2. 2. An implant as claimed in claim 1 wherein the material has a void content in excess of 90%.
  3. 3. An implant as claimed in claim 1 wherein the material has a void content in excess of 95%.
  4. 4. An implant as claimed in claim 1 wherein the material has a void content in excess of 97%.
  5. 5. An implant as claimed in any preceding claim wherein the material is manufactured from
    diphenyl methane diisocyanate (MDI) with a 2,4 μMDI isomer content of less than 3%;
    a linear, long chain diol which is free of tertiary carbon linkages;
    water;
    a cross-linking agent;
    a trimerisation catalyst;
    a blowing and/or gelling catalyst; and
    a surfactant.
  6. 6. An implant as claimed in claim 5 wherein the diol is polytetramethylene ether glycol (PTMEG).
  7. 7. An implant as claimed in claim 5 wherein the diol is a polycarbonate diol.
  8. 8. An implant as claimed in claim 7 wherein the polycarbonate diol is a reaction product of one or more diols with a carbonate monomer.
  9. 9. An implant as claimed in any of claims 5 to 8 wherein the diol molecular weight is between 400 and 5000.
  10. 10. An implant as claimed in claim 9 wherein the diol molecular weight is between 500 and 2500.
  11. 11. An implant as claimed in any of claims 5 to 10 wherein the trimerisation catalyst is a carboxylate.
  12. 12. An implant as claimed in claim 11 wherein the trimerisation catalyst is a potassium acetate.
  13. 13. An implant as claimed in claim 12 wherein potassium acetate is present in the reaction formulation in an amount of from 0.02% to 0.12% by mass of the formulation.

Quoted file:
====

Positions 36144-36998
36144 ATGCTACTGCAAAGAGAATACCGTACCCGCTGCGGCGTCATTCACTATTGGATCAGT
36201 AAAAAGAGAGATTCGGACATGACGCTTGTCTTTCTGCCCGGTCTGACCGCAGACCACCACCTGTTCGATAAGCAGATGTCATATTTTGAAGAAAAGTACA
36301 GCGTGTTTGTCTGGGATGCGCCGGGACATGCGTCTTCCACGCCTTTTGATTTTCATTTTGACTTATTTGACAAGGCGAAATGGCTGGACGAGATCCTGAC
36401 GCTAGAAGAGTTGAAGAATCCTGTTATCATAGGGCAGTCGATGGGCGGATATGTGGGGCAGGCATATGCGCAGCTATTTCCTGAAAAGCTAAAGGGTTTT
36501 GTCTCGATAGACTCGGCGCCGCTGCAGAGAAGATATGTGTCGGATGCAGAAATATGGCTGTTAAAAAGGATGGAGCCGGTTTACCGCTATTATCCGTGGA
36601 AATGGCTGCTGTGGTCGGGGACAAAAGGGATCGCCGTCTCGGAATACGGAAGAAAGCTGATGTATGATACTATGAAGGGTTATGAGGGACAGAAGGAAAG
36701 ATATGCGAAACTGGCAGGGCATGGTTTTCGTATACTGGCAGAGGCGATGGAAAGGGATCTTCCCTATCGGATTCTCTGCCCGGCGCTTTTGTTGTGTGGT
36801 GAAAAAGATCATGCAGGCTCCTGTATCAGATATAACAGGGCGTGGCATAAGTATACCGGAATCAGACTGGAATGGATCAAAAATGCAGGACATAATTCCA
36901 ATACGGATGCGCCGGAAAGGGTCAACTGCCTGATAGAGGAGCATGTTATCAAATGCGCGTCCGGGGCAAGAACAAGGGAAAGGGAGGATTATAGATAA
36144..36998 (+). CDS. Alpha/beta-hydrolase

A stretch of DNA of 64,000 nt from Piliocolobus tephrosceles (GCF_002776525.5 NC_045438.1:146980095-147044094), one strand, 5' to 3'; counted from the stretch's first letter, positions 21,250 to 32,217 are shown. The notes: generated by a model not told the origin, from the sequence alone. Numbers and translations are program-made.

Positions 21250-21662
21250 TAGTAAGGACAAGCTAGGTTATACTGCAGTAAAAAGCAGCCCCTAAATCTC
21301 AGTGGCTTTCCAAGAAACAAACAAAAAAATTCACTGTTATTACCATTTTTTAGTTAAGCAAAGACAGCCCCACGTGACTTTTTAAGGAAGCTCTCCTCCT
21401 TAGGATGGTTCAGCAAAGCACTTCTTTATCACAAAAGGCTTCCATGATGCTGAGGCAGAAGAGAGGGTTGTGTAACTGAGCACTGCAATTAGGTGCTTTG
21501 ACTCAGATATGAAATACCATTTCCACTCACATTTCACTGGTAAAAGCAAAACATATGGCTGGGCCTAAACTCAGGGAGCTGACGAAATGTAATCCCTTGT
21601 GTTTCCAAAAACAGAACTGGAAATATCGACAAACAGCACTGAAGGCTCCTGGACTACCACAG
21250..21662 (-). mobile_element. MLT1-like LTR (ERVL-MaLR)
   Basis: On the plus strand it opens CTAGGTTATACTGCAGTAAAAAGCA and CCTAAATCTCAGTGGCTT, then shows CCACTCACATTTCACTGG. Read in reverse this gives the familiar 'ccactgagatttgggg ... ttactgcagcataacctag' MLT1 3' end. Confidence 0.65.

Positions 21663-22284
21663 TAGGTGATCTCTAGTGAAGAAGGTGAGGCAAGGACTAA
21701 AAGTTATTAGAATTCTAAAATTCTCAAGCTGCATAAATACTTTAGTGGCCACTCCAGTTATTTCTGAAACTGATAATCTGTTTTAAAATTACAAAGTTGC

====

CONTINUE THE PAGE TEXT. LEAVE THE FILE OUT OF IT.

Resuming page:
14. 14. An implant as claimed in any of claims 5 to 13 wherein the cross-linking agent is present in the reaction formulation in an amount of from 1% to 5% by mass.
  15. 15. An implant as claimed in claim 14 wherein the cross-linking agent is trialkanol amine.
  16. 16. An implant as claimed in claim 15 wherein the cross-linking agent is triethanolamine.
  17. 17. An implant as claimed in any preceding claim wherein the isocyanate index of the reaction formulation is from 1.03 to 1.20.
  18. 18. An implant as claimed in claim 17 wherein the index is approximately 1.13.
  19. 19. An implant as claimed in any of claims 5 to 18 wherein the reaction formulation includes a chain extender.
  20. 20. An implant as claimed in claim 19 wherein the chain extender is a linear aliphatic diol.
  21. 21. An implant as claimed in claim 20 wherein the linear aliphatic diol is 1, 4 butane diol.
  22. 22. An implant as claimed in any of claims 19 to 21 wherein the chain extender is present in the formulation in an amount of less than 7% by mass.
  23. 23. An implant as claimed in claim 22 wherein the chain extender is present in the formulation in an amount of less than 4% by mass.
  24. 24. An implant as claimed in any of claims 5 to 23 wherein water is present in the reaction formulation in an amount of from 0.6% to 1.8% by mass.